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© 2017

Biased Sampling, Over-identified Parameter Problems and Beyond

Benefits

  • Provides a comprehensive overview of traditional statistical methods such as likelihood based inference and estimating function theory

  • Extensively discusses many different biased sampling problems

  • Explicitly addresses the connections between Godambe’s estimating function theory, Hansen’s generalized method of moments, and Qin and Lawless’ empirical likelihood approach for over-identified parameter problems

  • Makes the general theory of biased sampling accessible to upper undergraduate and graduate students

Book

Part of the ICSA Book Series in Statistics book series (ICSABSS)

Table of contents

About this book

Introduction

This book is devoted to biased sampling problems (also called choice-based sampling in Econometrics parlance) and over-identified parameter estimation problems. Biased sampling problems appear in many areas of research, including Medicine, Epidemiology and Public Health, the Social Sciences and Economics. The book addresses a range of important topics, including case and control studies, causal inference, missing data problems, meta-analysis, renewal process and length biased sampling problems, capture and recapture problems, case cohort studies, exponential tilting genetic mixture models etc.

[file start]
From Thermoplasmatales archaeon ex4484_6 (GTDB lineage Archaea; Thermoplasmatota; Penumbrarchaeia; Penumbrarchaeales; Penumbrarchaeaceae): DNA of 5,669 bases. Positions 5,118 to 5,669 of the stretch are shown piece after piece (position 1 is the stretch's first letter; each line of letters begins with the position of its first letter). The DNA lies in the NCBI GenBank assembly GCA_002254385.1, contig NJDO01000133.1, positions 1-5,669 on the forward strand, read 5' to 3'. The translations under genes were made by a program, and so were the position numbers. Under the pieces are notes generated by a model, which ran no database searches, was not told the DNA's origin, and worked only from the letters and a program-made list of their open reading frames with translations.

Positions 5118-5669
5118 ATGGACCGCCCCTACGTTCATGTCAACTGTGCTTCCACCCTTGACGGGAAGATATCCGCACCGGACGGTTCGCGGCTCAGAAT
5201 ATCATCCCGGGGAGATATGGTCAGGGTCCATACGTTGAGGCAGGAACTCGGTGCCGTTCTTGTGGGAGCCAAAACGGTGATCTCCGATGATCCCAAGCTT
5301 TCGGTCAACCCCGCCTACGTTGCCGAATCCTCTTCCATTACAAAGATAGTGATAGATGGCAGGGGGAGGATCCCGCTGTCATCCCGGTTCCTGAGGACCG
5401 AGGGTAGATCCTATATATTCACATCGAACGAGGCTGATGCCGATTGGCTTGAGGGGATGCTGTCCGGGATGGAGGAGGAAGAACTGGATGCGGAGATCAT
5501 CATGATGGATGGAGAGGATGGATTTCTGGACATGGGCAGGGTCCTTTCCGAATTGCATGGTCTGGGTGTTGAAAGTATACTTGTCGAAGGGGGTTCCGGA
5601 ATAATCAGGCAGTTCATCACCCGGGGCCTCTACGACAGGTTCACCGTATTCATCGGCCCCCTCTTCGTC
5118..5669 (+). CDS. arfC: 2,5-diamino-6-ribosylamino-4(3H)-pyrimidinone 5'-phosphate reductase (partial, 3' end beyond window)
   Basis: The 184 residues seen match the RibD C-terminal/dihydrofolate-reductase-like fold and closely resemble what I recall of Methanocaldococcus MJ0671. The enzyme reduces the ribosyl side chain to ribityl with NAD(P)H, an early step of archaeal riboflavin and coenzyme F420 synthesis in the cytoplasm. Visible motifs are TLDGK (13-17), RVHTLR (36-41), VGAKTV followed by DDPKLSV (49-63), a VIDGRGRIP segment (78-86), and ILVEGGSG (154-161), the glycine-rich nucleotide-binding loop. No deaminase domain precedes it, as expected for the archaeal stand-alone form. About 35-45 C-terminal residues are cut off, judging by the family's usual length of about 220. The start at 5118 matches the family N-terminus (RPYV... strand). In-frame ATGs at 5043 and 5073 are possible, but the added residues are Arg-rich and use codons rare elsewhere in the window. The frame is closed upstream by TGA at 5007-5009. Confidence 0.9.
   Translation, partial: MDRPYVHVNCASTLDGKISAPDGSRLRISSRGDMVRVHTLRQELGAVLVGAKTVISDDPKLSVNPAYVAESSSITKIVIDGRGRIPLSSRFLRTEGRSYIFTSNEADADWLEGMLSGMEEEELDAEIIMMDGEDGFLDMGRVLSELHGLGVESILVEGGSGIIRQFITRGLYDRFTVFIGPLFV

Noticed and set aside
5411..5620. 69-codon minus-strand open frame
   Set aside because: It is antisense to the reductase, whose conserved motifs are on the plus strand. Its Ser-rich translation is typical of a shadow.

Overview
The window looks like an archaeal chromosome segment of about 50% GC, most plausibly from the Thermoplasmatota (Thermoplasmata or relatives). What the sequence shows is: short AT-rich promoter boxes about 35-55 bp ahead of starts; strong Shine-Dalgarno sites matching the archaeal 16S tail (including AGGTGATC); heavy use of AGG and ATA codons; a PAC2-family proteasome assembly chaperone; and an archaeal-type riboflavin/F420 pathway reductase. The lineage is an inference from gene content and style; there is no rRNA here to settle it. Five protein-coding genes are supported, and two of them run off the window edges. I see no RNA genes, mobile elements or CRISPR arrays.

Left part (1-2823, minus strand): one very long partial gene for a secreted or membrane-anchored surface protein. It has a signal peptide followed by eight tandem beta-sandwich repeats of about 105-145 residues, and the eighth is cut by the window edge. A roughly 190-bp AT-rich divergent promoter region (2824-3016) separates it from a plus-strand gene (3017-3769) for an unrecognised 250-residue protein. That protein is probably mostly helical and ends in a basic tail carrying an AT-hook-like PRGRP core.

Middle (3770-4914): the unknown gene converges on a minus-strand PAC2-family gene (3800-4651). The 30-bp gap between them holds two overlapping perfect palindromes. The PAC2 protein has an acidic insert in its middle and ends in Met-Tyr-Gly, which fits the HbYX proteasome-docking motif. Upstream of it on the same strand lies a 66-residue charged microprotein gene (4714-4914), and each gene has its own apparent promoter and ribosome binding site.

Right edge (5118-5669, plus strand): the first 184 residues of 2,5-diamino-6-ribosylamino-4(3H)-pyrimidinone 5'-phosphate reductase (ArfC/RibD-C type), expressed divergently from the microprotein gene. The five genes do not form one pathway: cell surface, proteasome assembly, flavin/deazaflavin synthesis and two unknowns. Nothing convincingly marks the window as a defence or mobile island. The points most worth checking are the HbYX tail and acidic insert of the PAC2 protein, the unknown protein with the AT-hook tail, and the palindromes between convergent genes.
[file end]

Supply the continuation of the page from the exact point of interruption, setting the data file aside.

The goal of this book is to make it easier for Ph. D students and new researchers to get started in this research area. It will be of interest to all those who work in the health, biological, social and physical sciences, as well as those who are interested in survey methodology and other areas of statistical science, among others. 

Keywords

Biased Sampling Problems Finite Mixture Models Genetic Epidemiology Parametric Likelihood Survey Sampling

Authors and affiliations

  1. 1.Biostatistics Research BranchNational Institute of Allergy and Infect Biostatistics Research BranchBethesdaUSA

About the authors

Dr. Jing Qin currently serves as a Mathematical Statistician at the National Institute of Allergy and Infectious Diseases (NIAID). He received his Ph.D. in Statistics from the University of Waterloo, Canada and completed his postdoctoral studies at Stanford University and the University of Waterloo. His research interests include case-control studies, epidemiology studies, missing data analysis, causal inference, and related applied problems.

Bibliographic information

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Reviews

“This book is the first comprehensive overview of which I am aware that shows how statistical methods such as empirical likelihood and generalized method of moments can be appropriately and efficiently used in the over-identified parameter problem. … With its extensive exercises and easy style, this book is suitable as an upper-level textbook for graduate students or as a reference book for workshops that target postdoctoral fellows and junior researchers.” (JingNing, Journal of the American Statistical Association JASA, Vol. 113 (522), 2018)